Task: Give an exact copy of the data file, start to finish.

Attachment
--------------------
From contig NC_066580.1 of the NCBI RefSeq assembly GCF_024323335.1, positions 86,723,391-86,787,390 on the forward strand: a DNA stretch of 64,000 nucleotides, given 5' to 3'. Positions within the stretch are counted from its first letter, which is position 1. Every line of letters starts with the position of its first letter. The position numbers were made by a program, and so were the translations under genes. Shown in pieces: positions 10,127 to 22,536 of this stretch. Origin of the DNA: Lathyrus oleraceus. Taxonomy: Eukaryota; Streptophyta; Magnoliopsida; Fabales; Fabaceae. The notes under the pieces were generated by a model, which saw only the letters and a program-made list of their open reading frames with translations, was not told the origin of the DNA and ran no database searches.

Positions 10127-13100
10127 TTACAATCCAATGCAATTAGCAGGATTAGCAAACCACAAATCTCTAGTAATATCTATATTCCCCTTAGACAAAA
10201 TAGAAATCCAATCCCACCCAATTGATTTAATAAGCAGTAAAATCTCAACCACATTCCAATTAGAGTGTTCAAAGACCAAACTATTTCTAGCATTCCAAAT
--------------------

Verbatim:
From contig NC_066580.1 of the NCBI RefSeq assembly GCF_024323335.1, positions 86,723,391-86,787,390 on the forward strand: a DNA stretch of 64,000 nucleotides, given 5' to 3'. Positions within the stretch are counted from its first letter, which is position 1. Every line of letters starts with the position of its first letter. The position numbers were made by a program, and so were the translations under genes. Shown in pieces: positions 10,127 to 22,536 of this stretch. Origin of the DNA: Lathyrus oleraceus. Taxonomy: Eukaryota; Streptophyta; Magnoliopsida; Fabales; Fabaceae. The notes under the pieces were generated by a model, which saw only the letters and a program-made list of their open reading frames with translations, was not told the origin of the DNA and ran no database searches.

Positions 10127-13100
10127 TTACAATCCAATGCAATTAGCAGGATTAGCAAACCACAAATCTCTAGTAATATCTATATTCCCCTTAGACAAAA
10201 TAGAAATCCAATCCCACCCAATTGATTTAATAAGCAGTAAAATCTCAACCACATTCCAATTAGAGTGTTCAAAGACCAAACTATTTCTAGCATTCCAAAT